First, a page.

Hues of cobalt blue merge with bold strokes of amber and scarlet red to infuse infectious warmth on the canvas that Anjini Prasad Laitu is painting. With his palette knife he sweeps in a blob of forest green and then takes a dash of black to create cryptic patterns with a fork. Stepping back he gives his vivid creation one last look before signing his name with his wrinkled fingers. ‘There is no greater reward for me than signing my painting, it’s like a pat on the back, I feel a deep sense of accomplishment,’ says the 78-year-old artist.

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Each wall of his spacious apartment in Sharjah is adorned with a series of several such vibrant abstract paintings that he has titled – ‘Colours’. It is clearly evident that Anjini sees the world in a riot of shades. ‘Colours mean everything to me. You will find them on my canvas, in my home, my clothes and even on my belt,’ he says and springs up from the comfy leather sofa in his living room to show off a multi-coloured belt cradling his frail waist. A playful smile spreads across his thin lips as he tells me that even his favourite dessert – the milk kheer – cannot be eaten plain white; he adds a bit of saffron for a tinge of yellow.

Looking back, Anjini recalls that his fascination with colours began in his childhood with the Indian festival of colours, Holi. Growing up in the pious city of Mathura, the birthplace of Lord Krishna in northern India, also famous for its Holi celebrations, young Anjini waited the whole year to fill his fists with bright gulal (coloured powder). ‘I would be thrilled several days before the festival, in anticipation of smearing colours and spraying coloured water from my pichkaris (water guns), drenching my friends and family in festive joy.’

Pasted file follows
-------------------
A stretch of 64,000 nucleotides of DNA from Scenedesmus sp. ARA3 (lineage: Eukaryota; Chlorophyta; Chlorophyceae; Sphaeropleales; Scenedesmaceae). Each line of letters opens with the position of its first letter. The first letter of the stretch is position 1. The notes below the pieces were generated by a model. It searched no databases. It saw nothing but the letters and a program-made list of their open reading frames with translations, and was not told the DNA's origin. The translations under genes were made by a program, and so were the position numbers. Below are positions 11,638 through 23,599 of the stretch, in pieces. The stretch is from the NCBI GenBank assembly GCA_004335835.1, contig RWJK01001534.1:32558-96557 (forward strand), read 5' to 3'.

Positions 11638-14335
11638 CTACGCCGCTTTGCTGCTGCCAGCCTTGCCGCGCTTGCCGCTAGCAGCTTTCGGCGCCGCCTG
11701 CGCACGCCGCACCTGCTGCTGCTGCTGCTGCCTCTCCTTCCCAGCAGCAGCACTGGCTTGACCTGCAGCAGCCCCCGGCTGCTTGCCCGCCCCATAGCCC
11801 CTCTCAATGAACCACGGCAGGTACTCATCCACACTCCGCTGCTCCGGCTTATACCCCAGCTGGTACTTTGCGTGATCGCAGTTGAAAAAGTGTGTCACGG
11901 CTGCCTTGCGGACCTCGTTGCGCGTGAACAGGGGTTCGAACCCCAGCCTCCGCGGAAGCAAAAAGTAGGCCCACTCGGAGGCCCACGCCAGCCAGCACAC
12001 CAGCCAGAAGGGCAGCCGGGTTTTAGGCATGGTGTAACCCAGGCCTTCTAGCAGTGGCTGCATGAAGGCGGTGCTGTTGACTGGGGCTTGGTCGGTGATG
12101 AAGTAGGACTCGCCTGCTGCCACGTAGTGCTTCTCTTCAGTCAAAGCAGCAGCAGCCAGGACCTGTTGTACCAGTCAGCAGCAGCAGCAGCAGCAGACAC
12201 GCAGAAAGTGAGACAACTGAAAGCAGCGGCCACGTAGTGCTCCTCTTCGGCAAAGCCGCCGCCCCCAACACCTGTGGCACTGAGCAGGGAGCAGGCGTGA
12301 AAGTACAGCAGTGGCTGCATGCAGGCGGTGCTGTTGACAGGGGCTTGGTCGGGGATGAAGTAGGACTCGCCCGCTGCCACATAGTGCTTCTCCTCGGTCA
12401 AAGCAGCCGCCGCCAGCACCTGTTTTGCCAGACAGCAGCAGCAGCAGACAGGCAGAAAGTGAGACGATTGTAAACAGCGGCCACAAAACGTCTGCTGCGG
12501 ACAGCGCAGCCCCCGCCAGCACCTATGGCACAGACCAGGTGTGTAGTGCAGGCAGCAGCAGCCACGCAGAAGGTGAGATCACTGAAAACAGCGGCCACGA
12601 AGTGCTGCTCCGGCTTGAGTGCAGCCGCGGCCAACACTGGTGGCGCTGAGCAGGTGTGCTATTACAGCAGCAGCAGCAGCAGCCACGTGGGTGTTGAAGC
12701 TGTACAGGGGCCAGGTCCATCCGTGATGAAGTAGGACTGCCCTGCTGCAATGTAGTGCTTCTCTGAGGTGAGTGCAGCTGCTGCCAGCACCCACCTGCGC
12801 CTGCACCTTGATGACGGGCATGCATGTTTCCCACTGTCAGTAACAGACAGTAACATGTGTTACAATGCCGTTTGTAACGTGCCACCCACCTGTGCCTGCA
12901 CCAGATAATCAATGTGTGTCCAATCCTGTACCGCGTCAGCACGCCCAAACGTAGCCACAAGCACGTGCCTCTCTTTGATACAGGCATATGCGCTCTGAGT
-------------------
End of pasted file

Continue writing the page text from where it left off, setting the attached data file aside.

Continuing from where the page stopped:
But Anjini’s childhood romance with colours took nearly 60 years to translate on to his canvas. In the late 1950s, as a young student, when he expressed a desire to study art at the prestigious Vishwa Bharati University in Santiniketan, Kolkata, his parents vetoed the idea. ‘In those days, being an artist was not considered a respectable profession. So I enrolled in a diploma in paper technology and ended up working with the Thapar Paper Mills as an apprentice,’ he says.

For the next 34 years Anjini worked for the same company in various roles and became the head of purchase for the company’s glass factory in Chennai, south India, by 1995. It was in that year that he got a chance to work in Dubai. ‘I was 55 and was almost contemplating retirement when I got an opportunity to work in an upcoming glass factory in Jebel Ali. For the next five years I established the new plant with a team. I retired in 2001 and by then had warmed up to living in the UAE. My son had also found a job here and it felt like a wise decision to continue living in the Emirates.’

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Unlike his peers who might have preferred to lead a quiet retired life, Anjini felt this was the perfect time to rekindle his old passion for art. ‘The vacuum for not having pursued art remained deep in my heart. So, at the age of 60, I went back to school and enrolled myself in a course in painting at the Sharjah Art Foundation,’ he says. The three-year diploma course saw Anjini study with students less than half his age and learn from much younger teachers. Did it feel awkward to sit in a class again? ‘Not at all; in fact, I got a lot of love and respect from everyone. The teachers would insist on greeting me first,’ he says.

The course taught him painting basics along with pottery and sculpture techniques. After its completion he chose to paint on canvas, fabric and porcelain. But since 2013 he has switched completely to expressing his art only through canvas.